Around the Olympic Park 2) White Post Lane to Hackney Marshes 22 more photographs here; map here
At White Post Lane, my Olympic Park circumnavigation passes from Tower Hamlets into Hackney. The road on the bridge is already blocked by a wedged barrier, with vehicular access only to accredited 2012 staff. Alongside is The White Building, a new cultural centre with a community vibe (in a very white building), which opens officially later this month. At King's Yard, a rare non-demolished building bears the painted mark of a clothespeg-nosed monkey. The Overground rumbles across the river, still the best (nay, only) way to peer into the heart of the Olympic Park round these parts.
That drab building beyond the Energy Centre is the Handball Arena, now renamed the Copper Box, as if this somehow makes a big brown-topped cuboid more interesting. Viewed from the rear, it certainly doesn't. A few trees on the riverfront have survived the construction onslaught, but not many, so it's left to a border of weeds and wild flowers to provide the only natural presence. A moorhen shuttles across the river, using long blades of grass from the Olympic side to set up home on the opposite bank. Immediately beyond a new bridge-to-nowhere is the Johnstone Boathouse, of AD 1934 vintage. It's far too small to host international rowing events, but is a reminder that the northern half of the Park had a sporting history long before the Olympics came along.
Hackney Stadium used to be located off Waterden Road, just up a grassy embankment on the right. It was formerly used for greyhound racing and speedway, but the operators went bust in 1997 and the arena was presciently demolished pre-Games in 2003. Alas it's not been replaced by anything recreational. In its place, and beyond, is the Olympic Park's absolutely humongous media quarter. At its heart is the twenty-thousand capacity International Broadcast Centre, from which TV crews from Brazil, Botswana and Belgium will report on the day's major events for an audience back home. It's hard to see from the footpath, blocked instead by the Main Press Centre, which in itself is at least a couple of cathedrals long. Contractors are still adding the final touches to the parking spaces outside, but the recycling bins are already in place for journalists on a fag break chucking away their Coke cans.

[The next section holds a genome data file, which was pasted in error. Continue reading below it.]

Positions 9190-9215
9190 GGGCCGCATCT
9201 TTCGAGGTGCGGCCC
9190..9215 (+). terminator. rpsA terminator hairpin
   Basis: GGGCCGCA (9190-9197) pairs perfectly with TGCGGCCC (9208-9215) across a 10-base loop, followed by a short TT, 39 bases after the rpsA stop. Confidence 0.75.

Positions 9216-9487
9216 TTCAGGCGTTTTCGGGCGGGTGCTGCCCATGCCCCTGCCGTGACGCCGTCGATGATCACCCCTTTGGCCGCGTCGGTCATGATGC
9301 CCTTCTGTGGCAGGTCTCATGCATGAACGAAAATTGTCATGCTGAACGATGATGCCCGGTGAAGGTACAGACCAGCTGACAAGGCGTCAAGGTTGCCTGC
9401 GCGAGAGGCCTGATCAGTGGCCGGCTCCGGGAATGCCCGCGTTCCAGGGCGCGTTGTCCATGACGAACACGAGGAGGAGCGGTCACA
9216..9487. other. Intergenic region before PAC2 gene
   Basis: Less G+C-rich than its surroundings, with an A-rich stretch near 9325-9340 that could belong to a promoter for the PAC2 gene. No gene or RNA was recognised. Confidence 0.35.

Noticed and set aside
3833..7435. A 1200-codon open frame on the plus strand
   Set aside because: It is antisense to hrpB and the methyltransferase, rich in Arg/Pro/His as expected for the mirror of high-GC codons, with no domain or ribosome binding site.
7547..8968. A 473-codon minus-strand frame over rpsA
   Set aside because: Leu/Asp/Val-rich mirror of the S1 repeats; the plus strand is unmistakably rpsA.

You may have heard that London 2012 is the public transport Games. That's not the case in the northwest corner of the park where the media circus has its very own multi-storey car park. It's a whopper, more in length than in height, stretching along a couple of hundred yards of the Eastway. Rest assured there is a small bus station at one end, ready to kick into action ferrying folk off to the diving or discus as appropriate. But there's nothing much doing around here at the moment - indeed the couple of security guards left to guard the entrance over the weekend looked bored beyond words. Nevertheless, perhaps someone should have driven YK12 TZC (a black Mini) inside, rather than leaving it parked out on the Eastway on double yellow lines. In case you've ever wondered, yes, official Olympic vehicles can get parking tickets, and presumably as taxpayers we're ultimately paying for this one.
An arc of pristine pavement temporarily forces pedestrians across to the other side the road. This is to avoid a major service entrance to the Park, until recently used to allow shoppers access through the security zone to Westfield's car parks down south. I was surprised to see a uniformed soldier on guard at the gate at the weekend, with no obvious civvy back-up, but we'll all have to get used to a military presence round this part of East London over the next couple of months. Close to the fence along the Eastway are some vehicle screening tents, and further back the end of the hangar-like IBC. And the shiny silver grandstand you can see the rear of, that's the so-called Riverbank Arena, where 2012's hockey matches will play out on a bright blue pitch edged with even brighter pink. If you're coming here during the Games be warned that it's at least a 30 minute walk from the Greenway Gate at the opposite end of the Park, and 45 minutes from West Ham station, so give yourself plenty of time to make your seat.
If you drive, there are great close-up views of the northern Olympic Park (and especially the Velodrome) from the elevated A12 East Cross Route. For pedestrians however there's no access, which means a diversion under the flyover to follow Ruckholt Road. This is a fairly major dual carriageway in itself, kicking off with a view down the River Lea that's the best Velodrome panorama those on foot going to get. The overgrown banks are very much how the river to the south of here used to look until five years ago, unlike the manicured landscapes since created beyond the barrier a short distance downstream.